HBO's groundbreaking The Sopranos was lauded for being so realistic, perhaps because a number of its actors were linked to mob families and criminal activity in real life. The Sopranos was created by David Chase and aired from 1999 to 2007, with the goal of accurately portraying life within organized crime. The show was a huge success, drawing in large audiences and receiving outstanding reviews from critics, with many calling it the greatest television series ever created. The show also received numerous awards, including the Primetime Emmy Award for Outstanding Drama Series and the American Film Institutes' Drama Series of the Year Award.SCREENRANT VIDEO OF THE DAY
The Sopranos followed New Jersey mobster Tony Soprano as he attempted to juggle the life of a mob boss along with the role of husband and father. Due to his lifestyle, Tony constantly found himself in danger from other rival families and even members of his own family, unsurprisingly leading to a high amount of stress and even panic attacks. Because of this, Tony Soprano attended therapy sessions, allowing the show to explore the difficulties of being a leader of a criminal organization while also retaining a steady family life which often intermixed, such as the romance between Tony’s wife Carmela and The Sopranos' Furio Giunta.
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Being considered one of the greatest television shows of all time, The Sopranos offered a remarkable portrayal of life within organized crime. One aspect of the show that made it so great was the acting, as many of the actors in The Sopranos offered incredible performances as gang members and criminals, allowing the audience to become fully immersed in the crime world of The Sopranos. Interestingly, a few of the actors who appeared in the show were directly associated with or linked to mob families and criminal activity in the real world.
Tony Borgese, who had the stage name Tony Darrow, played the character of Larry Barese in The Sopranos. Tony had a father who was in and out of prison throughout his life. When he was still young, Borgese became friends with John Gotti and Paul Vario. Vario was the son of a local mobster in Brooklyn and helped Borgese get a job in a nightclub. In 2011, Tony Borgese was arrested for allegedly hiring members of the Gambino family to beat a man who owed him a debt. Tony Borgese eventually pleaded guilty and was originally sentenced to three years in prison, but instead was sentenced to six years of house arrest and a two-year probation.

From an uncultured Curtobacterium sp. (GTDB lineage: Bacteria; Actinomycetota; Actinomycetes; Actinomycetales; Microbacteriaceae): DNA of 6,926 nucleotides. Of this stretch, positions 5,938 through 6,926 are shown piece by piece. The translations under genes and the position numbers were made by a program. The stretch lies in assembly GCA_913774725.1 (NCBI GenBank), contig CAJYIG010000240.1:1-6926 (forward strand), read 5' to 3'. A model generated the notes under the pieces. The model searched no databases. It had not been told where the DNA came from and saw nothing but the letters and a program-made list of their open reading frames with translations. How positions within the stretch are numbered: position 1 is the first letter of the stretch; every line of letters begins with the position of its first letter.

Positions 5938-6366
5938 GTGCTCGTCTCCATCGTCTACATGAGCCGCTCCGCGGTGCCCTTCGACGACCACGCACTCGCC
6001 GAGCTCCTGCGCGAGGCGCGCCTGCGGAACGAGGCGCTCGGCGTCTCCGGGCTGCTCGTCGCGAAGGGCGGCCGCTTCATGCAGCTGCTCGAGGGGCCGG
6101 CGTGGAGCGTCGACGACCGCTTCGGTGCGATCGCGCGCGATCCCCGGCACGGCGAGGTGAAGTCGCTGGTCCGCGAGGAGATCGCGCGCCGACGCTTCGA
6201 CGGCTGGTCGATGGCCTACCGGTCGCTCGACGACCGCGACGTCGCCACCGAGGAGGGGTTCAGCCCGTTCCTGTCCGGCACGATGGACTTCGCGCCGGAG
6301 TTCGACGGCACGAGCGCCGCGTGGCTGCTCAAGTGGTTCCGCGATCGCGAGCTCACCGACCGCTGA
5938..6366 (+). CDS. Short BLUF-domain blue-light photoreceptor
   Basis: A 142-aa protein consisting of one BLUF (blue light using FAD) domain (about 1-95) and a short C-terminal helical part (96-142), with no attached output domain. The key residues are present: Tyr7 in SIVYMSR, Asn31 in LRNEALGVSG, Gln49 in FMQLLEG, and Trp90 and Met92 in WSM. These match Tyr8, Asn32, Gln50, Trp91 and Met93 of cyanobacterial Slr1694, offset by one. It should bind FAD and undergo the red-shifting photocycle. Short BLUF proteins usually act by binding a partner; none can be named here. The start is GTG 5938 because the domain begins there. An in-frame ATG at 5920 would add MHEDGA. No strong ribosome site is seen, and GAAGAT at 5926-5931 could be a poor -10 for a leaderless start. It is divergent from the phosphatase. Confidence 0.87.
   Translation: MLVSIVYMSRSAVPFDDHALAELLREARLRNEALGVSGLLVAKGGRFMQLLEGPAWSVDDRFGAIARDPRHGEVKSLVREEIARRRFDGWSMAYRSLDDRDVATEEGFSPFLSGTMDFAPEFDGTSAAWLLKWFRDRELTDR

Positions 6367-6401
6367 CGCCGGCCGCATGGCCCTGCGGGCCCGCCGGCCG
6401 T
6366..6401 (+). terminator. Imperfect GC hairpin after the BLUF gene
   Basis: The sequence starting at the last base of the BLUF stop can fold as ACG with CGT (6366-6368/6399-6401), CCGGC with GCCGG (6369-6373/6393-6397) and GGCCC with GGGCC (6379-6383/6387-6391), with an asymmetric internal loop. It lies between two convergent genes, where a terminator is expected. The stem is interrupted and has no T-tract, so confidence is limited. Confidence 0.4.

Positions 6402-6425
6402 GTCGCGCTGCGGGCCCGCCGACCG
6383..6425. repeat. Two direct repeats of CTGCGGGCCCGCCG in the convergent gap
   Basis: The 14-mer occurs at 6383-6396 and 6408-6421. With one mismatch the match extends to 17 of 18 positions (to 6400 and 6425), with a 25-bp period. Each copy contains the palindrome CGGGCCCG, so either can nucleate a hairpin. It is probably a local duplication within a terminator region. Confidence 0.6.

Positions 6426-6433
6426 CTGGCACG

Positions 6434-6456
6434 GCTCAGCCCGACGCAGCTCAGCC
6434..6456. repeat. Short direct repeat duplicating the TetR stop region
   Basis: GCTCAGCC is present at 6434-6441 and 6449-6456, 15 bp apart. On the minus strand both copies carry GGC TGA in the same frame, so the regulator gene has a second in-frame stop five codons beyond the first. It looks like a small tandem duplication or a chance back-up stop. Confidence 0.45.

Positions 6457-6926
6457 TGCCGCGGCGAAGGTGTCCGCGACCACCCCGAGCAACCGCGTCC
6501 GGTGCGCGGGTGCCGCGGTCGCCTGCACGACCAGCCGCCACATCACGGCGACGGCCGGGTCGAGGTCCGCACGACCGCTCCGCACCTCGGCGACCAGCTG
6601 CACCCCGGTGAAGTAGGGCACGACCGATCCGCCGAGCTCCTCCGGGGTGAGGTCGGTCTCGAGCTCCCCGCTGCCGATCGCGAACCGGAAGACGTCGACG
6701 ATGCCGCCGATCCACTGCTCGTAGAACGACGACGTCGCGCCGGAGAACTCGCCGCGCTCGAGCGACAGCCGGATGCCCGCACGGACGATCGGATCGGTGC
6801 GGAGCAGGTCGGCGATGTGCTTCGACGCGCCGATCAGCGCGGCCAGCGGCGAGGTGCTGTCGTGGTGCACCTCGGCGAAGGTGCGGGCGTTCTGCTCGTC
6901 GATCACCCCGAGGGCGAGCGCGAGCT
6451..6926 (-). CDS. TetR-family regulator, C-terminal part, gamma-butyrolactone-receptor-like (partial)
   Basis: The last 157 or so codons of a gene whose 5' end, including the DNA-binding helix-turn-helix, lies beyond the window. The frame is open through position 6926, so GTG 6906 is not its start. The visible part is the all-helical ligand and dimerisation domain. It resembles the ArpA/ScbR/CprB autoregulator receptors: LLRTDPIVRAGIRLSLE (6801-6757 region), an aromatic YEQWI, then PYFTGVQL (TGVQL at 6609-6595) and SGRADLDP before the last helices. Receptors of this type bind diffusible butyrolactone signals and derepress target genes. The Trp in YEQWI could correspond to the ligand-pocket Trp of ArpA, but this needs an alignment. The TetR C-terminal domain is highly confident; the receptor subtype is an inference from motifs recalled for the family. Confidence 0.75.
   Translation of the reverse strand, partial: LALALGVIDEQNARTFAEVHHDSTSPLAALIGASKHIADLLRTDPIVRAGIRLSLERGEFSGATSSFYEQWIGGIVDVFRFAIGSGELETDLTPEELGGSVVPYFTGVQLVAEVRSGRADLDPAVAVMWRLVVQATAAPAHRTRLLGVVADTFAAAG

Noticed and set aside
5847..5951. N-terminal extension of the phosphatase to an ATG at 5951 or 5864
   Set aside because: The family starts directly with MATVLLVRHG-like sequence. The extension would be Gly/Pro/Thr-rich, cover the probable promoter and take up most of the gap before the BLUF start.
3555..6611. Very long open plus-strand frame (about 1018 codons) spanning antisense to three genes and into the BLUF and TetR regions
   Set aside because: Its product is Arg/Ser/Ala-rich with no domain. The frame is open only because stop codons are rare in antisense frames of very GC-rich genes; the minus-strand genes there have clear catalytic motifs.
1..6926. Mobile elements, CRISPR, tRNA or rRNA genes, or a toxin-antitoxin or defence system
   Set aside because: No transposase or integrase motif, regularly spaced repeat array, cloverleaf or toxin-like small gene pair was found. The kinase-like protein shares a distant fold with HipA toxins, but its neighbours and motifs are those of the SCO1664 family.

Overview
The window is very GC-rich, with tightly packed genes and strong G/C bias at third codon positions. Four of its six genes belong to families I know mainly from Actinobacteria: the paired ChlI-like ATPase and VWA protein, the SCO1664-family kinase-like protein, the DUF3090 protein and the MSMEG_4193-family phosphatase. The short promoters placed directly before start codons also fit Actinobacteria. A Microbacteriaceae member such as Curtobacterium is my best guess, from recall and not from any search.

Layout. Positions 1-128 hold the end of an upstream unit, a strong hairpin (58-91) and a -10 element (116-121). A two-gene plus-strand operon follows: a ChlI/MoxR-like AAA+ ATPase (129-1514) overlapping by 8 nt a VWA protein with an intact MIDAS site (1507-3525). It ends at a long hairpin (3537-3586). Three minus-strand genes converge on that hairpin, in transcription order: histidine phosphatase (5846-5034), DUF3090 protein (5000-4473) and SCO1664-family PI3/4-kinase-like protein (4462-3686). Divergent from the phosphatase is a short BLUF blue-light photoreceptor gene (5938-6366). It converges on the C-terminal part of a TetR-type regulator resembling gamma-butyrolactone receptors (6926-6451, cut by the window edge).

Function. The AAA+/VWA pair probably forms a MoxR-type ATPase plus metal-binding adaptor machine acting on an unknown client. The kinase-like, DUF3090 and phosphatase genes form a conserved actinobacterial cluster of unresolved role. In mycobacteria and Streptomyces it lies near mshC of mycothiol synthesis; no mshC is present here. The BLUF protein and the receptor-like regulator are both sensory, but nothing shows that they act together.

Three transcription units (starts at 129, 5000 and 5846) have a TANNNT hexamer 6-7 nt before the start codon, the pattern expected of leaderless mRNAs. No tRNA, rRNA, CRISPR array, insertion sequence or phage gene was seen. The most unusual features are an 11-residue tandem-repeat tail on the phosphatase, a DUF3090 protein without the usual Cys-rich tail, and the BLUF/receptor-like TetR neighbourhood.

Michael Squicciarini, who played the character Frank Cippolina, only appeared in a few episodes in The Sopranos season 2. Squicciarini spent many years in and out of prison for several crimes, including five years in prison for aggravated assault. Notably, he was associated with the DeCavalcante Family, which was one of the original inspirations for The Sopranos.
Unfortunately, Squicciarini passed away in 2001. But in 2002, he was posthumously implicated in the murder of drug dealer Ralph Hernandez. Squicciarini was accused of luring Hernandez to a club in Brooklyn so that Hernandez could be shot down by DeCavalcante capo Joseph Conigliaro. Witnesses spotted Squicciarini while watching The Sopranos, and claimed that he may have assisted in moving and disposing of the body of Ralph Hernandez.
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Also from Brooklyn, Tony Sirico played the role of Paulie Gualtieri in The Sopranos. During the '60s and '70s, Sirico worked for the Colombo crime family under Carmine Persico and spent a lot of time in and out of jail. He was arrested 28 times for a wide variety of crimes, including weapons possession and robbery. It was during one of his arrests in prison that Sirico discovered his passion for acting, which led to his appearances in many movies and shows including Goodfellas and The Sopranos.
Vincent Pastore took on the role of Salvatore Bonpensiero in The Sopranos, one of the main characters of the show. While not directly associated with the life of organized crime, Pastore has family members who were associated with gangster families, including an uncle and a couple of cousins. Pastore managed to stay away from the life, but he was close enough to it that he had firsthand knowledge of how it worked.
Frank Anthony Vallelonga, with the stage name Tony Lip, had a recurring role in The Sopranos as Carmine Lupertazzi. Lip also appeared in Goodfellas and The Godfather. While not necessarily associated with the life of organized crime, Vallelonga spent a considerable amount of time as a bouncer at the Copacabana Club in New York. During the '60s, he also spent some time as a bodyguard for the classical pianist Don Shirley, during Shirley's tour of the states in the Deep South.